In Rotation: Steve Hauschildt, Lorn, Software (Review)

Highly evocative electronic music, unused synthesizer movie scores, and vaporwave composed before vaporwave was a thing.
Steve Hauschildt

In Rotation is a regular Opus feature where I post short reviews of noteworthy music, both new and old, that I’ve been listening to lately.

Strands by Steve Hauschildt

Strands - Steve Hauschildt

Although perhaps best known as a founding member of electronic outfit Emeralds, Steve Hauschildt has also released several acclaimed albums under his own name. Most recently, he released Strands in 2016, which blends modular electronics with stirring ambient passages.

The album’s title track is particularly lovely and affecting, with dreamy tones twinkling like stars on the clearest night imaginable, while melodic fragments and soft arpeggios drift below. Put simply, it’s one of those songs you never want to end, but rather, want to live inside for longer than its five minutes allows. (If I’d heard it last year, “Strands” would definitely have been on my year-end mix.)

Other highlights include “Horizon of Appearances” which begins the album on an eerie, twilit note; the percolating “Same River Twice,” which recalls vintage Steve Roach; and “Time We Have,” whose magnificent synth tones sound like they’re emanating from a cathedral in orbit high overhead.

A/D by Lorn

A/D - Lorn

The Wisconsin-based artist known as Lorn describes A/D as “selected commissions, abandoned or rejected themes and broken mantras for moving picture. [L]argely beatless, ambient dives into tape with analog and digital synthesis, drones, dirty power and white noise.” That description covers a lot of ground, but listening to Lorn’s maximalist synth music, I can hear all of that in there — even though most of the songs clock in right around two minutes or less.

Given the songs’ origins as moving picture themes, there’s a suitably vast and cinematic scope to songs like “Spinning in a Dream,” which feels far more epic than its eighty-two seconds might imply. Both “Vestige I” and “Vestige II” tap into the same synthwave textures and arpeggios that Makeup and Vanity Set has used to such great effect in his work. Finally, “Unfolding” is aptly titled, as Lorn unspools his synthesizers to create a soundscape that’s as foreboding and ominous as it is beautiful.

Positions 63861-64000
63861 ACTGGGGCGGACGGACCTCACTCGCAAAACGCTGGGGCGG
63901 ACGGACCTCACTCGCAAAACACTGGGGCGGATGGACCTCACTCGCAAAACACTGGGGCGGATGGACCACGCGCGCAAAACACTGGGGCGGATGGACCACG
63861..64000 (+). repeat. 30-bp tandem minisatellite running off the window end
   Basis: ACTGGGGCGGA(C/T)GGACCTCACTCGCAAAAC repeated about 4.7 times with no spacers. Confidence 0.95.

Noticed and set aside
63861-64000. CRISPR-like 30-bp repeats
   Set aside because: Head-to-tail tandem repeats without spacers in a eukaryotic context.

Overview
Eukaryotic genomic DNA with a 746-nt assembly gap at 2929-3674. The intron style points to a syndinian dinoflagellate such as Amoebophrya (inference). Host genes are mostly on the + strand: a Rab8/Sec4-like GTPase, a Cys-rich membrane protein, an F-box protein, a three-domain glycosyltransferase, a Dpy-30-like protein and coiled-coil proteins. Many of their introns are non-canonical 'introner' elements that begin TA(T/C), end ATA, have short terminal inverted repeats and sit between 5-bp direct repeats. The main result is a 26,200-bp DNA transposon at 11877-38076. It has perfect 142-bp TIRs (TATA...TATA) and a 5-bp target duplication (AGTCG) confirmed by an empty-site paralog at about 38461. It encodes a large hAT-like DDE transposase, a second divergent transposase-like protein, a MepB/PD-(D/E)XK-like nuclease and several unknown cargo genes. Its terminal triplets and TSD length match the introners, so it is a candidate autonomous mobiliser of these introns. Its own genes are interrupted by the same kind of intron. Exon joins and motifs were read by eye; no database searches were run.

Digital-Dance by Software

Digital-Dance - Software

Vaporwave has overtaken the online music sphere in recent years. While vaporwave spans a wide range of styles, it’s best typified by slowed down and highly manipulated samples of ’80s/’90s-era jazz, muzak, and R&B. The result is a highly atmospheric, nostalgia-laden sound that constantly toes the lie between cheesy and subversive.

So how interesting is it to hear something that could easily be classified as vaporwave, and yet was created by a couple of German composers back in 1988? If anything, listening to Software’s Digital-Dance feels like you’re listening to the blueprints of vaporwave as they’re being drawn up. All of the elements are there: dreamy atmospherics, muzak-ish horn arrangements, and a sense that what you’re listening to should be written off as “cheesy,” and yet it all sounds convincingly sincere.

As I listen to opening track “Oceans Breath,” part of me wants to roll my eyes at the Kenny G-like saxophone and New Age-y keyboard plinking. Same goes for the pan flute-like tones on “Magnificent Shore” and “Sea Gulls Audience“ s synth choir/sax duo. But Peter Mergener and Michael Weisser’s desire to use their “magic sounds” to transport the listener to another world seems so genuine and unfeigned that I’m ultimately fascinated by the end result.

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